From International Vision Correction Research Centre and David J. Apple Laboratory for Ocular Pathology, Department of Ophthalmology, University of Heidelberg, Heidelberg, Germany (FTAK, MJK, GUA); International Vision Correction Research Centre Network (IVCRC.net), Heidelberg, Germany (FTAK, DB, KK, PH, HK, MJK, MG, MM, RHG, GUA); Augenklinik Ahaus-Raesfeld-Rheine, Gerl Group, Ahaus, Germany (FTAK, MG, MM, RHG); and Breyer-Kaymak-Klabe Augenchirurgie, Düsseldorf, Germany (DB, KK, PH, HK).

© 2015 Kretz, Breyer, Klabe, et al.; licensee SLACK Incorporated. This is an Open Access article distributed under the terms of the Creative Commons Attribution 4.0 International ( https://creativecommons.org/licenses/by/4.0). This license allows users to copy and distribute, to remix, transform, and build upon the article, for any purpose, even commercially, provided the author is attributed and is not represented as endorsing the use made of the work.

Supported by a research grant from the Klaus Tschira Foundation.

Drs. Breyer and Kaymak are paid consultants to Alcon, AMO, Carl Zeiss Meditec, Domilens, Oculentis, Oertli, Revision Optics, and Topcon. Drs. Kretz and Auffarth received research grants from Alcon, Alimera, Allergan, AMO, Bausch & Lomb/Technolas Perfect Vision, Carl Zeiss Meditec, Contamac, Dr. Schmidt/HumanOptics, Glaukos, Heidelberg Engineering, Novartis, Oculentis, Ophtec, PhysIOL, Powervision, Rayner; travel grants from Alcon, Alimera, Allergan, AMO, Bausch & Lomb/Technolas Perfect Vision, Bayer, Carl Zeiss Meditec, Hoya, Kowa, Novartis, Oculentis, Ophtec, PhysIOL, Rayner; and lecture honorarium from Alcon, AMO, Bausch & Lomb/Technolas Perfect Vision, Bayer, Carl Zeiss Meditec, Novartis, Oculentis, Rayner. The remaining authors have no financial or proprietary interest in the materials presented herein. The David J. Apple International Laboratory for Ocular Pathology has received research grants from the Klaus Tschira Foundation.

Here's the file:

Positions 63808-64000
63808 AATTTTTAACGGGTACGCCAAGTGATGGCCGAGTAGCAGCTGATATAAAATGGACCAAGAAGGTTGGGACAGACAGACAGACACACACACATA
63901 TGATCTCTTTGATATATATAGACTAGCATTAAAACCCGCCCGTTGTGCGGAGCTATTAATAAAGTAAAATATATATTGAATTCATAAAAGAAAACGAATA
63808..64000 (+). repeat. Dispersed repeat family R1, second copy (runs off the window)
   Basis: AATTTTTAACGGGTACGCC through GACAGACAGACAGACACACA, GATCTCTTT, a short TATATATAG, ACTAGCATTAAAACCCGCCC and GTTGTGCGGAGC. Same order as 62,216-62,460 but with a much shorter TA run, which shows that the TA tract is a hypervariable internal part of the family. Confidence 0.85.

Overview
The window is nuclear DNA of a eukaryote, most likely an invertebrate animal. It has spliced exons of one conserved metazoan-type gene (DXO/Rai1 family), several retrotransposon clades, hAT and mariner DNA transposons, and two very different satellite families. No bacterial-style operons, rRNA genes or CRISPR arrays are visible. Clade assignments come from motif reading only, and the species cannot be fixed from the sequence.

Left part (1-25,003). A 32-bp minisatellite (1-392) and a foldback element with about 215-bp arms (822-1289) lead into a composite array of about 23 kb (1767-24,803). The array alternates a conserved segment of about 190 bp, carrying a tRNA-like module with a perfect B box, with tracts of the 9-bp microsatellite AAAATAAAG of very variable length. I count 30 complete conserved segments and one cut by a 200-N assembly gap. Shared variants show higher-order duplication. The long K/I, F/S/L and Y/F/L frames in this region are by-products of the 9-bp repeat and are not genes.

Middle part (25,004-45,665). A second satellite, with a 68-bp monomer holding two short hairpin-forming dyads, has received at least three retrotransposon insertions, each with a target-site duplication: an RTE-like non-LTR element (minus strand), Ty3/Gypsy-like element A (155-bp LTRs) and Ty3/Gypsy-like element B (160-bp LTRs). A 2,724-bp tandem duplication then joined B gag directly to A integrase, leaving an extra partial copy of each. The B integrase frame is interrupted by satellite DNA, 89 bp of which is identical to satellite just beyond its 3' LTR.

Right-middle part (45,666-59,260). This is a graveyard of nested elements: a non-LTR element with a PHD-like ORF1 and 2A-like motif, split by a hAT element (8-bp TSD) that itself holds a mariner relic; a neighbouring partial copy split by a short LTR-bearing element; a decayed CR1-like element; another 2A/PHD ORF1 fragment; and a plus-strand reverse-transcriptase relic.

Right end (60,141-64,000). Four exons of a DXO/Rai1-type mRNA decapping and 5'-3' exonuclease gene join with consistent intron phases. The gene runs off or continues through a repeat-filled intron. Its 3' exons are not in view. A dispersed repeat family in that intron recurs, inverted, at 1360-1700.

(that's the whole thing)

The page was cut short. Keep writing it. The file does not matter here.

AUTHOR CONTRIBUTIONS

Study concept and design (FTAK, DB, KK, HK, GUA); data collection (FTAK, DB, KK, PH, HK, MG, MM, RHG); analysis and interpretation of data (FTAK, DB, KK, PH, HK, MJK, MM, GUA); writing the manuscript (FTAK); critical revision of the manuscript (DB, KK, PH, HK, MJK, MG, MM, RHG, GUA); statistical expertise (FTAK, PH); administrative, technical, or material support (DB, MG, MM); supervision (FTAK, DB, KK, HK, GUA)